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When the Recruiters Come Calling

December 1, 1996
Related Topics: Retention, Featured Article
Wall Street’s top performers are being lured away by global companies, both one at a time and in groups.

"These raids are no longer isolated instances. They amount to a legitimate trend," says Joan Zimmerman, a partner in the executive search firm G.Z. Stephens Inc. based in New York City. She explains that before firms employ defense tactics, they need to evaluate whether the individual or the team is critical to the business. If the employees are key players, the next question is how far should the company go in trying to retain them?

G.Z. Stephens states three common strategies have emerged as those most effective in combating the recruitment frenzy. These strategies apply outside the confines of Wall Street.

  1. Counteroffer.
    Offer equal or more money. Of course, management needs to watch how these inflated compensation levels impact the bottom line. This tactic also may throw compensation scales out of balance. And counteroffers can become a dangerous precedent, creating the expectation that they’re standard practice.
  2. Environment.
    Management can make environmental changes, ranging from reshuffling departments and responsibilities, to bigger offices and new and better resources.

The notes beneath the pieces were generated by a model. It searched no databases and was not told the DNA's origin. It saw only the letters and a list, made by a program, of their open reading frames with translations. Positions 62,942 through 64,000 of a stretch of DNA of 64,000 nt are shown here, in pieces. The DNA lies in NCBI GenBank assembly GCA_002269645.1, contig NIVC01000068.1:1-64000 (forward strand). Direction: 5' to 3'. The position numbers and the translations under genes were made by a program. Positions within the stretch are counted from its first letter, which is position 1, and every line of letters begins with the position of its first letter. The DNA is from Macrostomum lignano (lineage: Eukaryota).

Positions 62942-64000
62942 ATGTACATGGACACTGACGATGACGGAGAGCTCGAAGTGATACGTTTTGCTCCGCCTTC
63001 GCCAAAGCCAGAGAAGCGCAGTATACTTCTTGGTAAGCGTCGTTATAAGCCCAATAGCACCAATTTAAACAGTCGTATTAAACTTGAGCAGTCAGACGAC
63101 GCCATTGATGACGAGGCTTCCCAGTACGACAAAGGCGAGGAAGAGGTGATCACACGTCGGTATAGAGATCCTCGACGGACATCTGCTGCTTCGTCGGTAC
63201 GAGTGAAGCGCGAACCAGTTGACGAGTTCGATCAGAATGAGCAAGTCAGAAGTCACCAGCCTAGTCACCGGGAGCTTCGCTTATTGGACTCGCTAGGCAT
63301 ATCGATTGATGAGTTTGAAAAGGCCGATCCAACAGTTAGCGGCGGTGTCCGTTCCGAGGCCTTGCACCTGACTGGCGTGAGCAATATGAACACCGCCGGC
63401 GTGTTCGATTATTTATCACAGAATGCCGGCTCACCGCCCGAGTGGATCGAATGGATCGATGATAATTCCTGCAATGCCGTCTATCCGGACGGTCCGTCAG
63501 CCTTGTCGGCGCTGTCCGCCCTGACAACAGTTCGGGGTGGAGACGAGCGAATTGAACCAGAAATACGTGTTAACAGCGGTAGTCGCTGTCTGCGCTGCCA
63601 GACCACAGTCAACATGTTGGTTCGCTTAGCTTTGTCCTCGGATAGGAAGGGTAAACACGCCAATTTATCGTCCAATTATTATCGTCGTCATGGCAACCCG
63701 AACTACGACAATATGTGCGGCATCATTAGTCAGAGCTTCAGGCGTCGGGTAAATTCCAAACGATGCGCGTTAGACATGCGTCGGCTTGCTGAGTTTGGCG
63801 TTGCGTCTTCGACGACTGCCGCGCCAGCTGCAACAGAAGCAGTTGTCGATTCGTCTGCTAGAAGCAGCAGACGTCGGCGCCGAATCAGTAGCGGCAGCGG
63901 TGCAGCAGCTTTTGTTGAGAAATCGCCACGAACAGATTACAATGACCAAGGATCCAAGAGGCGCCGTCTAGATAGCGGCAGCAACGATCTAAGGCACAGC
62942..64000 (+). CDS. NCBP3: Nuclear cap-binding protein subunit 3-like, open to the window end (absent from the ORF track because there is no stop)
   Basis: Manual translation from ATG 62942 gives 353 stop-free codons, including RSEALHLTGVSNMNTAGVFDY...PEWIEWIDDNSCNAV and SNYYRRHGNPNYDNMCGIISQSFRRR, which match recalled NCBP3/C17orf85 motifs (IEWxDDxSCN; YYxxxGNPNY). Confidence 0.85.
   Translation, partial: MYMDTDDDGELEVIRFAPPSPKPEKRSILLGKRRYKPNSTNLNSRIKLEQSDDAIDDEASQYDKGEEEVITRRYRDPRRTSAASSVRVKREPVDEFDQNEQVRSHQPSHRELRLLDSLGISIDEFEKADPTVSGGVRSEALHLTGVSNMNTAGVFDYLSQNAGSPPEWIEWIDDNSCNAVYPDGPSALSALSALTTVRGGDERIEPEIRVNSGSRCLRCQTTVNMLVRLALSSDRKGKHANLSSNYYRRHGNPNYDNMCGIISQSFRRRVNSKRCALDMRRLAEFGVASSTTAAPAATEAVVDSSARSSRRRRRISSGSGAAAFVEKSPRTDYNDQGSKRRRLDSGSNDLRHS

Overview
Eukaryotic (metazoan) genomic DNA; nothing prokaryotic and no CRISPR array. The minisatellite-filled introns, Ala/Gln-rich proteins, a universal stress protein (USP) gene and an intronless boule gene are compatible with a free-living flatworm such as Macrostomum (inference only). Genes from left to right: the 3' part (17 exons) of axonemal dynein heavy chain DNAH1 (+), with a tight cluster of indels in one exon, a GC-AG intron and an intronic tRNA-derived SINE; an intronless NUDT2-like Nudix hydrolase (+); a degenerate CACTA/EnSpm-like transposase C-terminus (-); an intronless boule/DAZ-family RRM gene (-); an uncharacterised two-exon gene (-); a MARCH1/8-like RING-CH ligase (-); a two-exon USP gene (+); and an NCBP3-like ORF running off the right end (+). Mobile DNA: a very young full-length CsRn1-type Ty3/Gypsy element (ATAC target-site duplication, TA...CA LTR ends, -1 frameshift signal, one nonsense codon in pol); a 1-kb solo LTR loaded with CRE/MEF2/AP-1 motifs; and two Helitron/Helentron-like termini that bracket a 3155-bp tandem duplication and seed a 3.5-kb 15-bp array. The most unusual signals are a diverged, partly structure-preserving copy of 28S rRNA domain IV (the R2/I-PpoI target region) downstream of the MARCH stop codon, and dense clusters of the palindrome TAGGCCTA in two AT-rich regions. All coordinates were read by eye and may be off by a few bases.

3. Praise.
    U.S. firms should be laying it on thick, generously doling out the praise and encouraging team spirit and corporate loyalty. U.S. investment banks are giving their most sought-after stars promotions, greater responsibilities and more credit for company wins.

Over time employees become invested in a company. They establish a comfort level, build some interpersonal relationships and even acquire an unrecognized reliance on office infrastructure and industry or product/service knowledge. Between this and a well-planned reaction to the efforts of recruiters, there’s a better chance of holding on to your employees. "Chances are," says Zimmerman, "if the stars weren’t looking for employment elsewhere to begin with, then they may not want to leave and can be urged to stay."

Personnel Journal, December 1996, Vol. 75, No. 12, p. 23-26.

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